Philadelphia Union

Union roster issues open opportunities for non-starters

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Union roster issues open opportunities for non-starters

CHESTER, Pa. -- With Jeff Parke likely out and Sheanon Williams suspended for Saturday’s road match against the Chicago Fire, the Union were already looking at a substantial roster shift on the defensive line.

Throw in playing three games in the next seven days and coach John Hackworth’s roster changes might not stop with defenders.

“We have to manage our roster,” Hackworth said. “There will be multiple guys who get an opportunity that haven’t been playing a lot or haven’t played a starting role. We have to manage these three games. We feel like we have good depth and we’re ready to do that.”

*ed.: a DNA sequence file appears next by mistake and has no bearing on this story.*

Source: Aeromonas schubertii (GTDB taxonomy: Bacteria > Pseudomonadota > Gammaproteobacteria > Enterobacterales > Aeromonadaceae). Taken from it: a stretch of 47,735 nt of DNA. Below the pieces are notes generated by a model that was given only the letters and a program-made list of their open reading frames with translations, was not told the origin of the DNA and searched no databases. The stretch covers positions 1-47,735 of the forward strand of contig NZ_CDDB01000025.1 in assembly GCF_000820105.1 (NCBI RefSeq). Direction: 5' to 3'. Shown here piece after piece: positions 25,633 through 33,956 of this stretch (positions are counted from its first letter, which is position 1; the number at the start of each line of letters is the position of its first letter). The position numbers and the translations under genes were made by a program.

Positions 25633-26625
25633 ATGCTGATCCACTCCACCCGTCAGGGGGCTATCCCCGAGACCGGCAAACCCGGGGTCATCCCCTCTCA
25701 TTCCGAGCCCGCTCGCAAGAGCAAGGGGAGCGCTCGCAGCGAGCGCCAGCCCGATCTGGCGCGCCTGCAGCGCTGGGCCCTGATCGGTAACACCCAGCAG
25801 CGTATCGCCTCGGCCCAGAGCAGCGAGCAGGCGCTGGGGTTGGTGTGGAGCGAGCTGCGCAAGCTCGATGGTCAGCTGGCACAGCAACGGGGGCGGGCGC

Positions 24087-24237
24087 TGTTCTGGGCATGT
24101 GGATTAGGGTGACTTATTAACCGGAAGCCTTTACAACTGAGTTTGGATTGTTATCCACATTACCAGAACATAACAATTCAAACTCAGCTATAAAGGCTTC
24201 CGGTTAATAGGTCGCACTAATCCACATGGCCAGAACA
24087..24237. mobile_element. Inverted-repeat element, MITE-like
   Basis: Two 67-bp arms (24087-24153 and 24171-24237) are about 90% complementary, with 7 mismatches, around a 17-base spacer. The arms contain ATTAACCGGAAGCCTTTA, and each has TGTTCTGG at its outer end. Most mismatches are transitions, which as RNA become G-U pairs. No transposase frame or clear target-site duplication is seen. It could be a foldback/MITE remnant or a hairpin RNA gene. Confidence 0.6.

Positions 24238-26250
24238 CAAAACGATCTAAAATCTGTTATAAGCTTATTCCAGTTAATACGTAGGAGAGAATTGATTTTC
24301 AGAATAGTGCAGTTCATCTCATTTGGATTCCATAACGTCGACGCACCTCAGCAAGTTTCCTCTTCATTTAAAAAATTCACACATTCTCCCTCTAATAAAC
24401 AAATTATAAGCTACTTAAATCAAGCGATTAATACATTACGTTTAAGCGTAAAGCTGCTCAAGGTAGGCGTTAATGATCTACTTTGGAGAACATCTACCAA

Smelling a chance to get playing time, the Union players have kicked up the intensity on the practice field. Hackworth is excited by his team’s hunger to compete for playing time and feels that only good things can come from it.

“[Bakary Soumare] has looked good in training, Gabe Farfan always looks good and has been very consistent for us,” said Hackworth, who will likely play Gabe Farfan and Soumare on the defense. “Kleberson and Sebastien [Le Toux] -- Sebastien has looked particular good in finishing this week. Antoine [Hoppenot] constantly tries to push himself as someone who doesn’t just come off the bench. The competition has been really good there. Guys can sense there’s a little bit of an opportunity and that turns up the intensity and reality that they might have a shot.”

Set to fill in the defensive gaps are Soumare at center back and Farfan at left back. Other than that, the Union’s roster is up for grabs. That includes the bench.